Dogs & Parks, to leash or not to leash? The straight scoop!
By most accounts unleashed dog activity in the American River Parkway has increased dramatically in recent years including areas such as Sutter’s Landing Park. There are ongoing complaints about encounters with off-leash dogs including disturbances, threats to wildlife, public health and safety and more. Existing rules require dogs to be on leash and controlled at all times including within parks. In spite of this conflict, very few citations are being written for those who violate these requirements.
At Sutter’s Landing Park, off-leash dog activity along the river and adjacent habitats seemed to increase significantly after the City finished the nearly enclosed dog park.
Local Sacramento area dog park information and rules follow along with a creative example from Portland’s city managed Forest Park on how to educate about off-leash dog impacts and provide incentives to do better for us to consider.
Clearly the framework has been established for appropriate dog activities in the Parkway and similar areas. Could more outreach and incentive help or is it time to call for strict enforcement? The example below from Portland’s city managed Forest Park was used to educate about off-leash dog impacts and provide incentives to do so. Portland has a 5000 acre city managed wilderness park, one of the largest in the nation. This seems a very good model - its great to see fresh approaches to the off-leash dog problem and, to confirm those concerned aren’t over-reacting to the issue. Remember: You and your dog can help protect all of our parks while appreciating them too!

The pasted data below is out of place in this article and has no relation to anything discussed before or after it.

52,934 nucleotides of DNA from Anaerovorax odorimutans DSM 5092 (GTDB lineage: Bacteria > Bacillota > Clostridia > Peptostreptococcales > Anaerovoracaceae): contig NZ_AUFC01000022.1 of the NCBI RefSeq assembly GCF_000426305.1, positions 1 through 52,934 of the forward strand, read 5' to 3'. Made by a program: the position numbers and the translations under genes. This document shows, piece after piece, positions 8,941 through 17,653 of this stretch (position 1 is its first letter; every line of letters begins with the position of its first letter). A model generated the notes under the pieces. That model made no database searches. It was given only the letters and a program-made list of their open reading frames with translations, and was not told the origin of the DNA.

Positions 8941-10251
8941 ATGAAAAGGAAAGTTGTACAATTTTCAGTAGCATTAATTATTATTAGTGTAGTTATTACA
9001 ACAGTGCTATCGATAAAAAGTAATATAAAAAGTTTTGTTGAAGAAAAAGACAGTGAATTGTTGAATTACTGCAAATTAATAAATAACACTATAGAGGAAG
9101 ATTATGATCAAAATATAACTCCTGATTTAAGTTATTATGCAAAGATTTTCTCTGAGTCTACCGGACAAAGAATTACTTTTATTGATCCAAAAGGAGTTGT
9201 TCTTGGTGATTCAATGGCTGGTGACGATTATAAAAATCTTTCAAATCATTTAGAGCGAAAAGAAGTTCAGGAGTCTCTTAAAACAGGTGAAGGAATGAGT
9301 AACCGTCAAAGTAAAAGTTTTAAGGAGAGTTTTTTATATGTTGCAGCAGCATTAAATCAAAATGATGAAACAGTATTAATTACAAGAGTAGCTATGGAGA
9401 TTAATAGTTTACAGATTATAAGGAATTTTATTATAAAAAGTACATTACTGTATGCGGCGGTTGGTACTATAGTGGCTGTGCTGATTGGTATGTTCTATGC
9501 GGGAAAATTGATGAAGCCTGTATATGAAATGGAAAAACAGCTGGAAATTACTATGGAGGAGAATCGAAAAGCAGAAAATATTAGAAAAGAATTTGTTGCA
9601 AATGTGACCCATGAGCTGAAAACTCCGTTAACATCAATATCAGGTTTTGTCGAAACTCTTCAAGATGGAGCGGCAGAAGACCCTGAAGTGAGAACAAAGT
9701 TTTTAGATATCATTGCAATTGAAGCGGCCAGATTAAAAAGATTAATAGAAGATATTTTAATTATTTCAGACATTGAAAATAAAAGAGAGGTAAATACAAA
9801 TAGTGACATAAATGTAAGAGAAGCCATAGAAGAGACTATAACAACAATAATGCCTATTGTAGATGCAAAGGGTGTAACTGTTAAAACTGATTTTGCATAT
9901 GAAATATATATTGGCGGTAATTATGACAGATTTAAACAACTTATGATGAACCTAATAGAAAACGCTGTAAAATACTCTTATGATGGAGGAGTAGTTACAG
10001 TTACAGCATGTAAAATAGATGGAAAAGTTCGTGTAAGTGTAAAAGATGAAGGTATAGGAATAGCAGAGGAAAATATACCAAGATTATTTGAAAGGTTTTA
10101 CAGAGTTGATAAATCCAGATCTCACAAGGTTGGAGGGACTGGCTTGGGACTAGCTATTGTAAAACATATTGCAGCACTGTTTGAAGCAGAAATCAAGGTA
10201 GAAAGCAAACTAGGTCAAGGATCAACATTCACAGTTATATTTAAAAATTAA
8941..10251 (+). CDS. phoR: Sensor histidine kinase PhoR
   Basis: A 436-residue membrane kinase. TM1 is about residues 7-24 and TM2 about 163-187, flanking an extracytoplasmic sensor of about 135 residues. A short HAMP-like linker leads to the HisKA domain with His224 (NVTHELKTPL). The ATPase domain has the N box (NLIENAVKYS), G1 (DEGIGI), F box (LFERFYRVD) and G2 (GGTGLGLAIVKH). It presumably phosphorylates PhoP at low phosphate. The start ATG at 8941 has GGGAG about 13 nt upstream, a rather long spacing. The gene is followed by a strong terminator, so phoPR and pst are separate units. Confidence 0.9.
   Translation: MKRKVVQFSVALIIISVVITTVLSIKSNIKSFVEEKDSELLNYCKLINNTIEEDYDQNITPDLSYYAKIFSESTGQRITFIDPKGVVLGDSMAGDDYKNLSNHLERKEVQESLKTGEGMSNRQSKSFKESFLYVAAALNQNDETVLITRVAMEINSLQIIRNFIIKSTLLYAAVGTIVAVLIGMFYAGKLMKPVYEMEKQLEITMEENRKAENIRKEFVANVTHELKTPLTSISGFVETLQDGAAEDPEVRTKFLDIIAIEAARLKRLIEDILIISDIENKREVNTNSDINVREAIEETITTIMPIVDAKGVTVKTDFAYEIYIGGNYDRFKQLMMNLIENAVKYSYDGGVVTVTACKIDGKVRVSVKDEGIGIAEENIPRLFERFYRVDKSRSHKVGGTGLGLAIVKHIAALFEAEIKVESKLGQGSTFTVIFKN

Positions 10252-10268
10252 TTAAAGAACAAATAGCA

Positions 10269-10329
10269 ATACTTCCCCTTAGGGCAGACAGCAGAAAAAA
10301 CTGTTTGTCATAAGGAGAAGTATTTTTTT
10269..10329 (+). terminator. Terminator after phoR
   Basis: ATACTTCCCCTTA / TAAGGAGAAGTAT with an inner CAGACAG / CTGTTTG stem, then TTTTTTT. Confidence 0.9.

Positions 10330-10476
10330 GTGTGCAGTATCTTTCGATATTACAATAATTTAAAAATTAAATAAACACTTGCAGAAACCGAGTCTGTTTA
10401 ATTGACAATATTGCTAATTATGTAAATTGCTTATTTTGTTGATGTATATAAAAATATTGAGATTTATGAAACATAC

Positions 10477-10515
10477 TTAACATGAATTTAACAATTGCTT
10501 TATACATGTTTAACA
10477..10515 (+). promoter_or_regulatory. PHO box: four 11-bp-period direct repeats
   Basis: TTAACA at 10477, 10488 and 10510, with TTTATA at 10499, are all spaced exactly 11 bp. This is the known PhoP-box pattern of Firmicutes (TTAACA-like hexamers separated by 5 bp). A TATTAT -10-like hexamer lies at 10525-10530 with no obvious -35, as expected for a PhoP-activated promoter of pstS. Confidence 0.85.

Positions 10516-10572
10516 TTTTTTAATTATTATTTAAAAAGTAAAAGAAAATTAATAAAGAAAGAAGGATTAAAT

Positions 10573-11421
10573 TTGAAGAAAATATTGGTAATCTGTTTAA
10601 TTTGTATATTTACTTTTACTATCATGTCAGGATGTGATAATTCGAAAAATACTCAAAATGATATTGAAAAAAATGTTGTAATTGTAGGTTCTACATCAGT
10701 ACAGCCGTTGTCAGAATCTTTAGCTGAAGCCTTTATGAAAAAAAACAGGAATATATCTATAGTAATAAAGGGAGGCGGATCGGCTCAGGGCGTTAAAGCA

Here are the main facts and information about local Sacramento area dog parks:
Sacramento County Dog Parks Information:
“While we recognize the many benefits of off-leash time for your dog, Sacramento County Code states that dogs must be kept on leashes within our Regional Parks. Find out why leashes are required. There are several facilities in Sacramento County that do have off-leash parks listed below.” Sacramento County Dog Parks
“While there are many options for pets to run off leash, Sacramento County has leash laws that require dogs to be safely under control and leashed at all times outside of designated "off-leash" areas, including all County Parks.”
Why Must Dogs Be On a Leash?